The word data is in general used to mean the information in digital form on which computer programs operate, and compression means a process of removing redundancy in the data. By 'compressing data', we actually mean deriving techniques or, more specifically, designing efficient algorithms to: * represent data in a less redundant fashion
* remove the redundancy in data
* Implement compression algorithms, including both compression and decompression.
Data Compression means encoding the information in a file in such a way that it takes less space. Compression is used just about everywhere. All the images you get on the web are compressed, typically in the JPEG or GIF formats, most modems use compression, HDTV will be compressed using MPEG-2, and several file systems automatically compress files when stored, and the rest of us do it by hand. The task of compression consists of two components, an encoding algorithm that takes a message and generates a “compressed” representation (hopefully with fewer bits), and a decoding algorithm that reconstructs the original message or some approximation of it from the compressed representation. Compression denotes compact representation of data.
Examples for the kind of data we typically want to compress are e.g. * text
* arbitrary files
* audio data
Why do we need compression ?
Compression Technology is employed to efficiently use storage space, to save on transmission capacity and transmission time, respectively. Basically, its all about saving resources and money. Despite of the overwhelming advances in the areas of storage media and transmission networks it is actually quite a surprise that still compression technology is required. One important reason is that also the resolution and amount of digital data has increased (e.g. HD-TV resolution, ever-increasing sensor sizes in consumer cameras), and that there are still application areas where resources are limited, e.g. wireless networks. Apart from the aim of simply reducing the amount of data, standards like MPEG-4, MPEG-7, and MPEG-21 offer additional functionalities.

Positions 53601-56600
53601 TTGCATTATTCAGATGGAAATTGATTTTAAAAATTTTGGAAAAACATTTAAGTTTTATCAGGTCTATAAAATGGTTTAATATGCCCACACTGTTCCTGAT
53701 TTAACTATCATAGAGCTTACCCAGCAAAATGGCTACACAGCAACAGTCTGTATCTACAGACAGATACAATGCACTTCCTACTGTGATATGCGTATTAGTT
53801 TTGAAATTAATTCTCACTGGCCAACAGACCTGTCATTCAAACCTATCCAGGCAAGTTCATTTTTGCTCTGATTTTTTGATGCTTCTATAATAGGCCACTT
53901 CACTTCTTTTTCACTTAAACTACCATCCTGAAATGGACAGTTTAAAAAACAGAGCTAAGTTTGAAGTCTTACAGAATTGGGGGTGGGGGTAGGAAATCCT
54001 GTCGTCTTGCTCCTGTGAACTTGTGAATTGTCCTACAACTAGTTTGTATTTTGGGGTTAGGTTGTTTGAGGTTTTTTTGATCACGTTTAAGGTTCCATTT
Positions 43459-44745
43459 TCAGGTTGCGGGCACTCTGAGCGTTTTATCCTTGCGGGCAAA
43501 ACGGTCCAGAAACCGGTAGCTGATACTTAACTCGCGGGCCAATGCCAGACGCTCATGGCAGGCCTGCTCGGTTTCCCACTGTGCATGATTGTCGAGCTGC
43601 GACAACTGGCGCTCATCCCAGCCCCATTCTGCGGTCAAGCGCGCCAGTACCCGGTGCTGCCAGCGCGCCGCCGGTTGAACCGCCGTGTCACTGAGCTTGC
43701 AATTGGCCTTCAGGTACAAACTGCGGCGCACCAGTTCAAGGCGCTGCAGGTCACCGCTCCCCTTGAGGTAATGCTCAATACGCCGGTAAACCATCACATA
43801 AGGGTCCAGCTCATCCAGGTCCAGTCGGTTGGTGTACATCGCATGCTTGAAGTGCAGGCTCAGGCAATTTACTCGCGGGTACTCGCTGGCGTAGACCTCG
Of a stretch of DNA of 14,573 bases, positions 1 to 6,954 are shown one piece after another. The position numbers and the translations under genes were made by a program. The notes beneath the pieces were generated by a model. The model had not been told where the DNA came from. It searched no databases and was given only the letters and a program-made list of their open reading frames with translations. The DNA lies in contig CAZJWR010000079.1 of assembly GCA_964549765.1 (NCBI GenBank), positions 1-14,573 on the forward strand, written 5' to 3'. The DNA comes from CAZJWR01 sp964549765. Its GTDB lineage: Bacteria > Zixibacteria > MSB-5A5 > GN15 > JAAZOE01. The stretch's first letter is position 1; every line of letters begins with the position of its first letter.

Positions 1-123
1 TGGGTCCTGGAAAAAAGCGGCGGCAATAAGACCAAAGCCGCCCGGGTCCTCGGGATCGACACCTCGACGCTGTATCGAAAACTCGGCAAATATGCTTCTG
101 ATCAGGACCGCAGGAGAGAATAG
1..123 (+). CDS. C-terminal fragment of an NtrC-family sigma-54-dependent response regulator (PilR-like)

Why is it possible to compress data ?
Compression-enabling properties are:
* Statistical redundancy: in non-compressed data, all symbols are represented with the same number of bits independent of their relative frequency (fixed length representation). * Correlation: adjacent data samples tend to be equal or similar (e.g. think of images or video data).There are different types of correlation: * Spatial correlation
* Spectral correlation
* Temporal correlation
In addition, in many data types there is a significant amount of irrelevancy since the human brain is not able to process and/or perceive the entire amount of data. As a consequence, such data can be omitted without degrading perception. Furthermore, some data contain more abstract properties which are independent of time, location, and resolution and can be described very efficiently (e.g. fractal properties). Compression techniques are broadly classified into two categories:
A compression approach is lossless only if it is possible to exactly reconstruct the original data from the compressed version. There is no loss of any information during the compression process. For example, in Figure below, the input string AABBBA is reconstructed after the execution of the compression algorithm followed by the decompression algorithm. Lossless compression is called reversible compression since the original data may be recovered perfectly by decompression.
Lossless compression techniques are used when the original data of a source are so important that we cannot afford to lose any details. Examples of such source data are medical images, text and images preserved for legal reason, some computer executable files, etc.
In lossless compression (as the name...
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